Howard University history professor Ana Lucia Araujo has been selected to present at this year’s Ida Wise East Memorial Lecture.
Araujo’s lecture will cover “Slavery at Mount Vernon and Monticello: Black and White Battles of Memory and Public History,” and will be held virtually at 7:30 p.m. Monday, Feb. 22.
Based on Araujo’s recent book, “Slavery in the Age of Memory: Engaging the Past,” the lecture will explore how history and the memory of slavery have been concealed and exposed over the last three decades at Mount Vernon and Monticello, the homes of George Washington and Thomas Jefferson, respectively.
“She is an important scholar of slavery and public memory in the Americas and has a unique interdisciplinary — history, art history, anthropology, and fine arts — background. Her broad grounding in the liberal arts made her a good fit for the lecture,” said Dr. Nichole Sanders, the John Franklin East Humanities Professor at Lynchburg, who selected Araujo for the lecture.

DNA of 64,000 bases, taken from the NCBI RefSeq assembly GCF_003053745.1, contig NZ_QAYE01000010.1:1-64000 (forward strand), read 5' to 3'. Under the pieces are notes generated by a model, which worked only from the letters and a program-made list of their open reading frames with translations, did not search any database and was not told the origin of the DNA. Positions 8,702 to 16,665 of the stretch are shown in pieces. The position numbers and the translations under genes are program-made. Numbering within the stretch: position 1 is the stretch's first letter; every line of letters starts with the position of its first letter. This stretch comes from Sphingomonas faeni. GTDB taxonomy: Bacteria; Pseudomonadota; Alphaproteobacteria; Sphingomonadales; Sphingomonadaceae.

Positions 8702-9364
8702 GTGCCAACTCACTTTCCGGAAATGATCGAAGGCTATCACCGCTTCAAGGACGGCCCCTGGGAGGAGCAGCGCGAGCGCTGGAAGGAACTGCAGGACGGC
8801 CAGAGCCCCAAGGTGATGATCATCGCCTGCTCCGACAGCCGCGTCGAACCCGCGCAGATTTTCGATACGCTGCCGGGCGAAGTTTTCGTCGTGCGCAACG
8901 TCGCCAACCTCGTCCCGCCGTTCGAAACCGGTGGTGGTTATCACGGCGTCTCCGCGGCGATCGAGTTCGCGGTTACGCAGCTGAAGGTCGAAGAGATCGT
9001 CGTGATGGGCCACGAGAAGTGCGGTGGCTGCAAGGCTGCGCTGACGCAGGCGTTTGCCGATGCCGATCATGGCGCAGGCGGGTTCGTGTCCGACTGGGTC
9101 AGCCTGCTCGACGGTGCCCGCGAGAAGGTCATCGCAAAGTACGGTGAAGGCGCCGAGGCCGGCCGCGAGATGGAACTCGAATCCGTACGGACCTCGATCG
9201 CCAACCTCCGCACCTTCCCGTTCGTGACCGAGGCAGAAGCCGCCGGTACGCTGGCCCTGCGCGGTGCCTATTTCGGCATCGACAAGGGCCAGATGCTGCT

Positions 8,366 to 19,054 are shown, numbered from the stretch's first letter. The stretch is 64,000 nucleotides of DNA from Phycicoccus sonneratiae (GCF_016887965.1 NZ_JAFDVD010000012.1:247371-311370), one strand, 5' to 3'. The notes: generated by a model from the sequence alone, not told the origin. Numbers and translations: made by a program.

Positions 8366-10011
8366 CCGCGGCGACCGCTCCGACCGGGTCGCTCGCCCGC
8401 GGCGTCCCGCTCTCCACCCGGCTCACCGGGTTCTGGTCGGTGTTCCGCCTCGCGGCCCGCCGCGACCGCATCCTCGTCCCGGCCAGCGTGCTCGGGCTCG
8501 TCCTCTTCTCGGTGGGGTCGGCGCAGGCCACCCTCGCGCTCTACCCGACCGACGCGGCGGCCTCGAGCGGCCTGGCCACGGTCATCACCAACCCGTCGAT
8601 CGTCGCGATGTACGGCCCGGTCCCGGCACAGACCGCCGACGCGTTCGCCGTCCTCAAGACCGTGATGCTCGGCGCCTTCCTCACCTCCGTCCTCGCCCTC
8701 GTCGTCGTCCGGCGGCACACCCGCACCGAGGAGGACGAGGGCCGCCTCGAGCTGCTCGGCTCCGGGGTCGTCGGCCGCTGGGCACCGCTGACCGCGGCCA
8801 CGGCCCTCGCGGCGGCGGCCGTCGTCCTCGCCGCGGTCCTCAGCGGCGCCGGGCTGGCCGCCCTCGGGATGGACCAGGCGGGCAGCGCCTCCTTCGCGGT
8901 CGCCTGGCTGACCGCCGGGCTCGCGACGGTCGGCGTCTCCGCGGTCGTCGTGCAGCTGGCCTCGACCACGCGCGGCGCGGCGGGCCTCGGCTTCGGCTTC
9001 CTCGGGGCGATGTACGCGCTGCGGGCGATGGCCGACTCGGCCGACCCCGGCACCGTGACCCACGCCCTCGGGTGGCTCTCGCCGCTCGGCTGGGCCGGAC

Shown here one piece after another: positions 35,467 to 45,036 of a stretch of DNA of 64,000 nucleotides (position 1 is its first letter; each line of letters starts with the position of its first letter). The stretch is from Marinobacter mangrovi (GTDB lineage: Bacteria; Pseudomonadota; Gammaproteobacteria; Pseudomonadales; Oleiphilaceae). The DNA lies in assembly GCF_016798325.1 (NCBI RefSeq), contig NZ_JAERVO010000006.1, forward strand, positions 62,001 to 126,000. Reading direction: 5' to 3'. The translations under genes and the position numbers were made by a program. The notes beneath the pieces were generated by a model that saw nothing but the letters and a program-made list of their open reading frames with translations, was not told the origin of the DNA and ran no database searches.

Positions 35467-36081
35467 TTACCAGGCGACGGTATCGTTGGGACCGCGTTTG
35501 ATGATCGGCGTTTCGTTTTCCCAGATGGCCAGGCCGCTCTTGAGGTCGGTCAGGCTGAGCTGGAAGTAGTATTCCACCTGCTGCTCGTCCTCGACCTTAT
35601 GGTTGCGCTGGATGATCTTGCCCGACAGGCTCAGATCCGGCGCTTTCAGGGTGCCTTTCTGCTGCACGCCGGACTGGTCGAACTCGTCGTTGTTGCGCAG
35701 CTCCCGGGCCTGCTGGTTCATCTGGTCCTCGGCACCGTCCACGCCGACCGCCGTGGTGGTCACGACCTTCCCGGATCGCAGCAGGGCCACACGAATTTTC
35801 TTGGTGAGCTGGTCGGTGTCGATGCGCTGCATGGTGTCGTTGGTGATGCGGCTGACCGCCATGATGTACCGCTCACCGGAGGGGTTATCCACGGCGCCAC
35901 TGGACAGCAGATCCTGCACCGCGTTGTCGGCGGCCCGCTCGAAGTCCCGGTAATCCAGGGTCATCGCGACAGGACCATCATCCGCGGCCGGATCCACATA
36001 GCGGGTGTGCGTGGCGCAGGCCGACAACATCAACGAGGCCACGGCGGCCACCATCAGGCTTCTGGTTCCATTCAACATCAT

Sanders added she hopes attendees will reflect on the role historical memory plays in current debates about commemoration.
“The humanities are key in helping us understand the past, as well as the way the past is written about, memorialized, and fought over,” Sanders said.
The event is free and open to the public, but registration is required by filling out this form. The event link will be sent after registering. Attendees with a University of Lynchburg email address are not required to register and will receive the event link via email.
For more information, contact Sanders at firstname.lastname@example.org.
The Ida Wise East Lecture series was established in 1979 by an endowment gift from Margaret East Nelson of Norfolk, Virginia, in memory of her mother, Ida Wise East, and in recognition of the lifelong interest of the East and Nelson families in the humanities.